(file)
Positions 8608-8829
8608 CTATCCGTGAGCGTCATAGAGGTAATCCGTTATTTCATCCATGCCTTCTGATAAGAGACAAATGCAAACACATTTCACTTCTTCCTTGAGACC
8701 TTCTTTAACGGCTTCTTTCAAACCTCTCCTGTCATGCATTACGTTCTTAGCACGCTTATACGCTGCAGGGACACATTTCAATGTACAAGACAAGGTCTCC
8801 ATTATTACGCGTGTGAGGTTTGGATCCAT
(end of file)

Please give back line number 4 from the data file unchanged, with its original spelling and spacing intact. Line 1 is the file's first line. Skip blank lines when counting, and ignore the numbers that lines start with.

8801 ATTATTACGCGTGTGAGGTTTGGATCCAT